중앙데일리

Ethnic Korean to compose new tourism song

Nov 08,2006
“I really wanted to do this,” Yang Bang-ean said in slow, careful Korean, sitting with his legs crossed, while sipping a cup of green tea he held with both hands. “I didn’t feel obligated to take the job, but I am certainly proud.”
Known as a crossover artist in Western and Eastern music, the Korean-Japanese pianist and composer has been in Korea since last week on a job he took to “make my mother country proud.”
For two months, Yang will work with the Korea Tourism Organization to create a song to promote tourism in Korea to foreign travelers. Yang’s music will be used in computer-generated promotional films that will be translated into 11 languages for broadcast around the world by next year.
“Korea’s tourism resources are diverse and their images are dynamic,” said Lim Yong-wook, head of the advertisement production team of the Korea Tourism Organization. “We thought Mr. Yang was the right person to represent such varied images of Korea to the world with his music.”
This is the first time the government agency has hired an active professional in the pop scene to create music for its promotional material.
Yang combines classical music, rock, jazz and traditional rhythms and melodies from different regions around the world. He said he is most influenced by Johann Sebastian Bach, Led Zeppelin and Tower of Power.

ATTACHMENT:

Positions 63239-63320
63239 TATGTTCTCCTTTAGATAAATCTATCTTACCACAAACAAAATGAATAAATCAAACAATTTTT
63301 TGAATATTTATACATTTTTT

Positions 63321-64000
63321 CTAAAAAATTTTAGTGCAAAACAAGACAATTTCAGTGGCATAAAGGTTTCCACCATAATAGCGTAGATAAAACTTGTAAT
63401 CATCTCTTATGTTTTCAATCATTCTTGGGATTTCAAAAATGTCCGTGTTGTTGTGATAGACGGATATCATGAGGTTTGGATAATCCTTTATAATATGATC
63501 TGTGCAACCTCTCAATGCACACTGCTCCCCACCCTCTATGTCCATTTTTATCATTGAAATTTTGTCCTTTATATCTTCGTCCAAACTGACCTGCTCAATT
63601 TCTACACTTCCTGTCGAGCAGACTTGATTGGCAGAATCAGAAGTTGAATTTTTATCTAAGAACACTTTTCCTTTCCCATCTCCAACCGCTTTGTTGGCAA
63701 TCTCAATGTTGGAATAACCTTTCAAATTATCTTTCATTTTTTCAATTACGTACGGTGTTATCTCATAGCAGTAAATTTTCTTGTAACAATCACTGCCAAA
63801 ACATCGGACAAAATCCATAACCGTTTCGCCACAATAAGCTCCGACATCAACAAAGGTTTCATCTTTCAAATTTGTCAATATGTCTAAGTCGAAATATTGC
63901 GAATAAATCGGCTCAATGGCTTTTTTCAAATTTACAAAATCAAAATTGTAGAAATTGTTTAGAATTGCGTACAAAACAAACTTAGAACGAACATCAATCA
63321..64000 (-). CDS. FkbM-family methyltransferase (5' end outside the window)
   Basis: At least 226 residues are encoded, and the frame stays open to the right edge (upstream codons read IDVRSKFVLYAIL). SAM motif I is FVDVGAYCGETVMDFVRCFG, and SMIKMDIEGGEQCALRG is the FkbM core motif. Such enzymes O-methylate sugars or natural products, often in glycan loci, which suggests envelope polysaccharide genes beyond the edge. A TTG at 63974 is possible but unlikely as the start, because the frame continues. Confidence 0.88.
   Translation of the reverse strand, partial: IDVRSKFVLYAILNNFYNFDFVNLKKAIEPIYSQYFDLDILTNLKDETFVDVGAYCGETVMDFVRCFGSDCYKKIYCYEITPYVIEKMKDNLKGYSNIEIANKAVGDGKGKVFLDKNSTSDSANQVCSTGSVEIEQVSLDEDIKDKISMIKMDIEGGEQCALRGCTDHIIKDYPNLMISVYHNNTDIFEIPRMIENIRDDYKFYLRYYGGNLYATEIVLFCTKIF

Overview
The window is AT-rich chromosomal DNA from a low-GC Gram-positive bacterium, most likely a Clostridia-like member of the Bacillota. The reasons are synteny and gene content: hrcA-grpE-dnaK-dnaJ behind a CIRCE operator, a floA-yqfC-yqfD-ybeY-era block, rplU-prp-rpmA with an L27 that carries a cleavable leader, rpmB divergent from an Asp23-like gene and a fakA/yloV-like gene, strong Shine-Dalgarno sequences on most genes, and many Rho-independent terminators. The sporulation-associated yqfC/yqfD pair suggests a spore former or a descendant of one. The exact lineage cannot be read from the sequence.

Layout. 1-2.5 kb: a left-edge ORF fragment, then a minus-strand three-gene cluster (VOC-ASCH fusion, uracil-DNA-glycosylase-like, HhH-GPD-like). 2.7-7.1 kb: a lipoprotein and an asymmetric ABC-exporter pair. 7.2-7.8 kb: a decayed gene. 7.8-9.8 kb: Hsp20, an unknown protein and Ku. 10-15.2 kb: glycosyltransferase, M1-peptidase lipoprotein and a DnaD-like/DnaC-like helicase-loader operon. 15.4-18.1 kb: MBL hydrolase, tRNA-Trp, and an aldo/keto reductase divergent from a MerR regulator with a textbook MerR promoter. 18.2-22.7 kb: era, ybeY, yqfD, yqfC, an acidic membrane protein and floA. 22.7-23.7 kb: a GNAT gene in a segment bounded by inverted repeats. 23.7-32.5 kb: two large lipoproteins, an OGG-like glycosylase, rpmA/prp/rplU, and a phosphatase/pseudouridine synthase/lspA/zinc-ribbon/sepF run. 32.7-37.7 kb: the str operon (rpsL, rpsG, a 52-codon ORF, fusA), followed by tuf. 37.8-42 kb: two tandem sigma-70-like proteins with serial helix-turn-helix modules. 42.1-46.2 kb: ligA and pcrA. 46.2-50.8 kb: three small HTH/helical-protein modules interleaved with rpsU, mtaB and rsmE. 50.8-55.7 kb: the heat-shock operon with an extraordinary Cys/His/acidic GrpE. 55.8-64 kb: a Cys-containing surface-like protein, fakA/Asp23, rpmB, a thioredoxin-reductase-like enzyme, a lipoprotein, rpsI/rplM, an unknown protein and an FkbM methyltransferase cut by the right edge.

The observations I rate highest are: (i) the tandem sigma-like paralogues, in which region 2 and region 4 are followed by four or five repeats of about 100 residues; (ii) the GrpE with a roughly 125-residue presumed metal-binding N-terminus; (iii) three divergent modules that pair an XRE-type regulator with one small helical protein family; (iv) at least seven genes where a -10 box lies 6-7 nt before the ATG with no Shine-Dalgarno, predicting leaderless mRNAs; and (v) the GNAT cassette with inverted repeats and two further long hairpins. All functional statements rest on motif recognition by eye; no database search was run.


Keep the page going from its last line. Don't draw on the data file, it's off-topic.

“The advertisement’s motto is ‘Sparkling Korea,’ which means it has passion, diverse colors and liveliness,” the 46-year-old musician said. “I am going to try to carry that image in my music.”
Yang (his Japanese name is Ryo Kunihiko) was born in Tokyo to a South Korean father from Jeju Island and a North Korean mother from the city of Sinuiju.
He studied the piano throughout his childhood but became a doctor, graduating from the Nippon Medical School. He had always wanted to be a musician but it was not until he was in a seminar on plastic surgery at Tokyo Hospital that he realized he still had that desire. He left the seminar and his practice and has never looked back.
He performed in a band with Akira Jimbo, a renowned drummer in Japan, and became a popular keyboard player and musical director in both Japan and Hong Kong. He worked on many movies, including “Fist of Fury” starring Bruce Lee and “Thunderbolt” starring Jackie Chan. He also worked as a producer for Hong Kong rock band Beyond, Japanese musician Toshihiko Furumura and Russian singer Origa.
It was not until nine years ago that Yang came to Korea for the first time. His first destination was Jeju Island, his father’s homeland. That was when he first heard Korea’s traditional percussion, which he said he has added to his music, along with “exotic” sounds from other locales.
In Korea, Yang has composed the official song for the Busan Asian Games and soundtracks for the KBS documentary “Porcelain” and MBC’s hit television drama “Sangdo.”
He is currently working on director Im Kwon-taek’s 100th film, “Thousand-Year Crane.”
“Although I had worked as a musician for a long time, I got inspired differently by visiting Korea,” he said. “There’s a feeling that this traditional music flows in my veins. I wanted to express it and use it in my music in a modern way.”


by Lee Min-a


dictionary dictionary | 프린트 메일로보내기 내블로그에 저장